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Miles Sabin wrote:
> I wouldn't. But it's one thing to say that HTTP, along with lots of
> supporting infrastructure, can do all sorts of interesting stuff,
> quite another to say that HTTP was designed for them or that it's
> optimal or even adequate.
What do you mean by infrastructure? If we spend a billion dollars on new
SOAP infrastructure or a half a billion dollars making software that
takes advantage of the full generality of HTTP, which is better?
> Disconnected operation (whether deliberate or accidental) and
> endpoint mobility are the tricky cases. It can be done, but it's not
What's ugly about it? You set up a micro server on the client and POST
or PUT responses to it.
> ... Other protocols (or hybrids, HTTP+SMTP to name only the most
> obvious example) do a better job.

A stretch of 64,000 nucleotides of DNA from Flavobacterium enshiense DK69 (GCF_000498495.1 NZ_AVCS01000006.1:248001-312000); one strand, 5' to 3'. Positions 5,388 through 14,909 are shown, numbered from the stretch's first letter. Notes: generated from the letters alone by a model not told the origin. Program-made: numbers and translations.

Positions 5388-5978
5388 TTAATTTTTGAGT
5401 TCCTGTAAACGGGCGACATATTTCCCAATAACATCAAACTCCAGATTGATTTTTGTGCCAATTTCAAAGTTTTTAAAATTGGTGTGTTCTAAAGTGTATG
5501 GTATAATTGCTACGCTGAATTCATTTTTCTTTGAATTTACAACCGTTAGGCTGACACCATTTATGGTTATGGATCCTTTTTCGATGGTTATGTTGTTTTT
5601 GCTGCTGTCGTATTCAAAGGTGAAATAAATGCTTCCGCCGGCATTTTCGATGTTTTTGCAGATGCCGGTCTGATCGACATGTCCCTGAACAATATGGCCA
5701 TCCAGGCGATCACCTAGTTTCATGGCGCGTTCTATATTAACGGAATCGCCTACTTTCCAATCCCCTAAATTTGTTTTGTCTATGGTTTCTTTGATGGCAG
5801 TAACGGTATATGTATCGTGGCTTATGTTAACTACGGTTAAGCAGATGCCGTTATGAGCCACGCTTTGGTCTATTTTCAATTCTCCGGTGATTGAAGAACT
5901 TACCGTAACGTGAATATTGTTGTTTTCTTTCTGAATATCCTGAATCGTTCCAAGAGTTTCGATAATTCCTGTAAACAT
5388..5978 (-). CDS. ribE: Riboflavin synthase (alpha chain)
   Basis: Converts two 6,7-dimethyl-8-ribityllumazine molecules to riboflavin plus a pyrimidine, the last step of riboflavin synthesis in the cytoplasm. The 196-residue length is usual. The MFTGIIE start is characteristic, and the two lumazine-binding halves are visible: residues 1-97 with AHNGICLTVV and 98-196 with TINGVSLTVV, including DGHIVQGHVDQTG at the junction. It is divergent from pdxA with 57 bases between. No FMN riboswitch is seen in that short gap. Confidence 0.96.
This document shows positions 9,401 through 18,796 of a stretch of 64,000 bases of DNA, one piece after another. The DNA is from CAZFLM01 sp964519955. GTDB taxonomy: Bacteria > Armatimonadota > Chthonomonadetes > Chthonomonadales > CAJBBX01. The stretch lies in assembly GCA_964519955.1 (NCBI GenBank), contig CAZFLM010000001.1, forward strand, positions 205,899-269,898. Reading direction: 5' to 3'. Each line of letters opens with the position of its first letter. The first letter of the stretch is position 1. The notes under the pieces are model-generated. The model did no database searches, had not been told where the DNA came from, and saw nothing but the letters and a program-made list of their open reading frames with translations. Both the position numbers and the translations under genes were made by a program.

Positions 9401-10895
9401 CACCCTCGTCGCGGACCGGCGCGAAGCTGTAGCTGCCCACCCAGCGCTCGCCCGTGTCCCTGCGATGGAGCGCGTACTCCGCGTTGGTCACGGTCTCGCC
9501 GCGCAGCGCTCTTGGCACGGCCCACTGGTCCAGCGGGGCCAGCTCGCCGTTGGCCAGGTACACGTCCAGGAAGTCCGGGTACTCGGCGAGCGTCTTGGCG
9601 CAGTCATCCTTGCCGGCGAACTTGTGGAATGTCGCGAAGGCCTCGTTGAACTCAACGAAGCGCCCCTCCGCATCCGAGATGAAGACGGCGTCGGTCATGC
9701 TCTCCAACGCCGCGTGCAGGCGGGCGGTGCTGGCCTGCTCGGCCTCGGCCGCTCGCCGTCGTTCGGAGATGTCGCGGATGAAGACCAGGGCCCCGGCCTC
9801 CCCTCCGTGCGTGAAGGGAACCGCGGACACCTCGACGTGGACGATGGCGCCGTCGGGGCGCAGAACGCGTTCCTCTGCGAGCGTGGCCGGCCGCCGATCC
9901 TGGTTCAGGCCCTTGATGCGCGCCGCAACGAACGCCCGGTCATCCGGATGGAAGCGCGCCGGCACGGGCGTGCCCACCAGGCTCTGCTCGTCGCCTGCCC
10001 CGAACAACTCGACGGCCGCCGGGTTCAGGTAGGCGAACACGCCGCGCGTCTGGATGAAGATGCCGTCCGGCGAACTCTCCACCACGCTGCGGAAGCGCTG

How so? Be concrete.
> > Consider what might be possible with vanilla HTTP 1.1 and;
> > - a web server near the user (such as in the browser, ala KnowNow)
> > - intermediaries adding value with queueing, caching, filtering,
> > routing, etc..
> All sorts of things certainly. But I don't see how you get from there
> to any kind of interesting or useful generality claim for HTTP. HTTP
> can be layered on top of SMTP, and IP can be layered on top of fleets
> of carrier pigeons: does that mean that SMTP is more fundamental than
> HTTP or pigeons more fundamental that IP?
HTTP is not more "fundamental" than SMTP in some universal sense. But
HTTP is the web's protocol and it was designed for the Web. In
particular, it was designed to work with URIs. Web services that are
built around an SMTP model or RPC will find they have trouble
integrating with other web services because how do you refer to data
objects in those other services? Not through URIs!
For instance, what is the URI for IBM in the UDDI web service?